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All About Ethics Blog

What Would the Greeks Say?

 By Ann Skeet, Director of Leadership Ethics

The events at the University of Oklahoma last week, where fraternity brothers chanted racist refrains on a bus full of young people in formal wear, have offered us a chance to examine both personal and institutional leadership roles.

My definition of personal leadership is each person’s ability to master him or herself, which is borrowed, of course, from the wisdom of Plato: “Someone who would rule the world must first rule himself.” Personal leadership is defined by our interactions with others and the personal choices we make. Institutional leadership roles take into consideration how we are influencing others to act and how leaders motivate others to achieve outcomes.

The digital world offers almost too many opportunities for each of us to decide how to present ourselves online. Sometimes the choice is conscious, like the writing of a blog such as this one. Often, especially for the young, who are still developing their judgment and the filters needed to exercise it, the choices are unconscious. Parker Rice, the young man first identified as one of the chanters on the now infamous bus ride to an SAE Founder’s Day event, might believe the video of him chanting racist thoughts was an unconscious moment captured accidentally. Only he really knows how well it reflects his true feelings, and only the adult role models in his life can know what kind of example they have provided.

Does Rice’s behavior mean that he should be consigned to the same fate as Joe Paterno or David Petraeus? As I grow older, I have come to believe that hell is a condition we can experience on this earth. Paterno went to hell and so now has Petraeus. At the nadir of their professional careers, these men violated the very ideals with which they were most identified, laying bare the realities of the leaders they chose to be in their own lives.

I suggest two perspectives to keep in mind regarding Parker Rice. First, he is not of the age or experience that Paterno or Petraeus was when each betrayed such poor personal leadership. Still, Rice is living the nightmare many parents fear for their children in this digital age of instant fame—mistakes are rarely private anymore. I do not say this to excuse the words he says and the point of view they represent. They are racist words. I simply do not know at his age and point in his personal development if this means he is a racist person.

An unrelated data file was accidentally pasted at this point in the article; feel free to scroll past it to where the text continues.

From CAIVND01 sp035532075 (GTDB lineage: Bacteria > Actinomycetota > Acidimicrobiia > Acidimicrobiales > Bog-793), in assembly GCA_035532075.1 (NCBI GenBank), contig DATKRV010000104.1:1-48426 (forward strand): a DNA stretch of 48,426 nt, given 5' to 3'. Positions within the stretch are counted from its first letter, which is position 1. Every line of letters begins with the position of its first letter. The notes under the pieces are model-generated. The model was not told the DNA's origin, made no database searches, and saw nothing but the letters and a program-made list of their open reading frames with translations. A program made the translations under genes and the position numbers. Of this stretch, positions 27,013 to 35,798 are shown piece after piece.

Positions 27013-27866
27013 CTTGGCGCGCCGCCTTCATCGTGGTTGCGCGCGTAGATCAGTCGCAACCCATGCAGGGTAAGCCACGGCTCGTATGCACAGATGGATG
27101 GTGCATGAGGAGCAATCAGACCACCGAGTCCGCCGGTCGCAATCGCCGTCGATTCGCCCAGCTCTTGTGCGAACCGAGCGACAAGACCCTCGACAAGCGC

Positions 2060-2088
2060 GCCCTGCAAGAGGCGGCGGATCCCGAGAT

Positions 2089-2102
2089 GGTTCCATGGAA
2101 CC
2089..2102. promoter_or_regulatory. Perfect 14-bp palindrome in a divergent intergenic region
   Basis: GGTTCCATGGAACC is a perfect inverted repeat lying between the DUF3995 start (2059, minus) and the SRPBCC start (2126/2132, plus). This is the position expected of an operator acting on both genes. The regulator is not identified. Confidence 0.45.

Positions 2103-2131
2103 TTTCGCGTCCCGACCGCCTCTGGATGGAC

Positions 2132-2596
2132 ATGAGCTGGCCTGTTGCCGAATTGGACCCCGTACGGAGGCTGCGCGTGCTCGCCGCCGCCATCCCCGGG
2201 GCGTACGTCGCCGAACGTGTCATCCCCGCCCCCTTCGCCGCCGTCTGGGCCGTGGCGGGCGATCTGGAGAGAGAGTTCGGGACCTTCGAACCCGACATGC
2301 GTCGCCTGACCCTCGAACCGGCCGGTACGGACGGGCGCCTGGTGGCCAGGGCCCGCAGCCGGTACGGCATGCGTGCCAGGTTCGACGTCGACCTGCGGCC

I do know that more quickly than Paterno or Patraeus, Parker Rice has accepted responsibility for his actions and apologized. Of course, it could be convenient to apologize and hope the world forgets. But it might be a solid development that young people are learning earlier in life that they need to accept responsibility for their mistakes and experience remorse.

And what of the president of the University of Oklahoma, David Boren, the institutional leader in this tale? He too accepted his role quickly and took action. Perhaps in doing so, he was a role model for the younger Parker Rice. Some will say Boren went too far, and point out that free speech means people can say whatever they want. Just because something can be said, however, does not mean that it should. President Boren has seized a moment, perhaps long overdue. To upend established institutions, even when they fuel discriminatory behavior, is a tough thing to do. If it were easy, perhaps the association between Greek life, alcohol, and sexual violence on campuses would have been enough to shut down fraternities and sororities long ago. But they have continued to thrive. I wonder what the Greek philosophers would have to say about these clubs that we, in the modern day, know as Greek.

It has been refreshing for me to learn that my college sorority, Delta Delta Delta, actually has a higher calling than running around campus singing songs that deride members of other sororities (which is one thing we did in my day). Today it supports St. Jude Children’s Research Hospital as its national service. If it did so in the 80s when I was on a college campus from which Tri-Delt has long since been expelled, I did not know it at the time.

How hopeful it is to think that today’s young people might respond well to being connected to the children who are treated at St. Jude? To believe that through this kind of activity, students learn there is something more important than making fun of another group, be it a race of people or simply those who chose an allegiance other than their own?

Perhaps we are evolving. By apologizing, Parker Rice has made an important first step on the road to repairing the damage he has done. David Boren has also made an important first step in updating the learning environments we Americans claim to treasure—our jewel of a higher education system, which is supposed to encourage thinking.

Whatever approach you favor in determining what is ethical behavior—be it a utilitarian view seeking the most good or the least harm; a belief that protecting individual rights is paramount; the pursuit of justice; the desire to advance the common good; or to exemplify certain virtues—it is getting nearly impossible to make an ethical case for maintaining sororities and fraternities. In the aftermath of the horrible, wounding words he and others spewed on their party bus, perhaps Parker Rice will provide leadership in an unexpected way, dismantling an out-of-date, out-of-touch exclusive practice, ironically known today as Greek life, on college campuses.

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